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Hypercare: Guidance from Operational Go Live to Project Closure

Drew Bruno | 21 December 2022

Deciding when and where to automate your warehouse facility is an important first step of a successful project, followed by designing and selecting your automation technologies. Once a design is in place, it’s time for the execution team to make it all happen. A crucial phase of execution that should not be overlooked is planning appropriate hand-off of the installed and integrated solution to the customer. A poor hand-off can hamper system potential and lead to both immediate and long term challenges. That said, hypercare support, although common among the industry, looks different for each customer.

In material handling automation integration, hypercare is the service of providing intense system support between the time of go live and project closure. This period is especially critical as the reigns of the system, so to speak, are handed off from the provider to the customer. Having a dedicated team of experts onsite or on-call to quickly address problems helps customers maintain timelines and meet their return on investment.

Material handling equipment, system functionality and ramp up period are just a few of the factors that impact what the hypercare phase looks like. Working with your integrator to set expectations will help lead to a smoother transition.

Set Expectations

Topics for discussion of expectations should include:

  • What is the ramp-up plan after initial Go Live?
  • How long is hypercare expected to last?
  • How many shifts are expected to be supported each day?
  • What are the responsibilities of all internal and external parties?
  • Are there enough resources to support these expectations?
  • What is the escalation plan and protocol during hypercare?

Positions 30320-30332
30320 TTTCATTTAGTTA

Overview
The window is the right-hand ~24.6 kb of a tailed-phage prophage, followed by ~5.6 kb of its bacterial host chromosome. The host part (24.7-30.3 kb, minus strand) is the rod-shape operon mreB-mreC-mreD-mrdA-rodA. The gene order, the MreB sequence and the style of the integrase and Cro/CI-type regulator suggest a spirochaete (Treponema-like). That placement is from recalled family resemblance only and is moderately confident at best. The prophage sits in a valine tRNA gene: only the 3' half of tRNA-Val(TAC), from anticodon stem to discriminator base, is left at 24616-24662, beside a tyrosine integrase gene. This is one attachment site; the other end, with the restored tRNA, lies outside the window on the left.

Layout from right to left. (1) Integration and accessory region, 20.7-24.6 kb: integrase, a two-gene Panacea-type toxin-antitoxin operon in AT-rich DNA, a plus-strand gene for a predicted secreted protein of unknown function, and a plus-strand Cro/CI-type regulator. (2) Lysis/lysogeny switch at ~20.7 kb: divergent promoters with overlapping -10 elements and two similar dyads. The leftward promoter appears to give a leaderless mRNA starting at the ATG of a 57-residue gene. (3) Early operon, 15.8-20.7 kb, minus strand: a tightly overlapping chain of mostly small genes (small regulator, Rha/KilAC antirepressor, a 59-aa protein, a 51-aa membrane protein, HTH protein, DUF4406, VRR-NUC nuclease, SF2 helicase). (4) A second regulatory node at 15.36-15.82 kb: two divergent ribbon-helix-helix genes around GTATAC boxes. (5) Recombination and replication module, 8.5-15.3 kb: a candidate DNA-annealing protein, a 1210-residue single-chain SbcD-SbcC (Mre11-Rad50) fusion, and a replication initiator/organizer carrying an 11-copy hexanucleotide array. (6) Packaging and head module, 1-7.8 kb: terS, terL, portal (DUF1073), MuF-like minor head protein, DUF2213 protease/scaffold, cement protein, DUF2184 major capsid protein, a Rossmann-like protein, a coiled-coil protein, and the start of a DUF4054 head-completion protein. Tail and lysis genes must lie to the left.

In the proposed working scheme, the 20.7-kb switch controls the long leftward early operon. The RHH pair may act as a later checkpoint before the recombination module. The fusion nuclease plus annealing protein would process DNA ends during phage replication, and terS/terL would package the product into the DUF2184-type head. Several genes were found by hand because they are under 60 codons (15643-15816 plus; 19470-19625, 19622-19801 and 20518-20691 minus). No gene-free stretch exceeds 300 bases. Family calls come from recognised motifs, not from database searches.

• What is the plan to transition from hypercare to long-term support?

Clarify Priorities

Even though any automation solution should be thoroughly tested and validated before installed to reduce on-site issues, problems can still occur as the system goes live. The nature of hypercare is fluid and reactive, allowing the team to adapt to critical issues as they arise.

Daily prioritization lists of either software or system automation issues should be maintained with serious concerns at the top and problems that can be worked around, like low-impact bugs and software enhancements, toward the bottom. The most important goal is to maintain operations then work on fixing the system.

That’s not to say bug fixes and small enhancements shouldn’t be a priority to a hypercare team. A punch list of defects and associated timeline goals can be formed and worked through in sprints. Similarly, a wish list of enhancements, like the addition of cycle counting functions at a GTP (goods to person) workstation, can be implemented after the system has stabilized.

Communication of priorities and alignment between the customer and support team is essential to effective support.

Develop Customer Champions

An essential role of the hypercare team is to develop and support customer champions – an employee or team of employees who will take ownership of the system after acceptance. These employees should be identified long before hypercare begins and complete technical training provided by the integrator to get a base understanding of the system.

During the hypersensitive support phase, customer champions will troubleshoot alongside the hypercare group, working together to determine the root cause and fixing the issue. Through these efforts, customer champions learn how to effectively maintain the system themselves.

Support from Start to Finish

In customer service, continuity is extremely important. Support should be frictionless and consistent, especially during critical times of transitioning the project from one phase to another – like from software development to onsite integration testing. Seamless support throughout automation selection and integration helps customers meet deadlines, reach goals and improve operations.

The benefit of sourcing a material handling system from an experienced independent integrator like Bastian Solutions is the entire project is supported in-house. Our experts have been involved every step of the way – from consultation to design, manufacturing, installation and support, and have intimate knowledge of the various aspects of your system and can provide pertinent guidance.

Looking for a partner that can help guide you through the complex process of automating your operations? Our software and systems experts are ready to work with you to find the right technology and support solutions.

Author: Drew Bruno

Drew Bruno is a Logistics Consultant at Bastian Solutions software division. He earned his B.S. in Industrial Engineering at Penn State University.  Drew previously served Bastian Solutions as a Software Project Manager, executing numerous projects with highly automated material handling systems.  More recently, Drew supports the design and consulting phase with a focus on Bastian Solutions' Exacta software suite.


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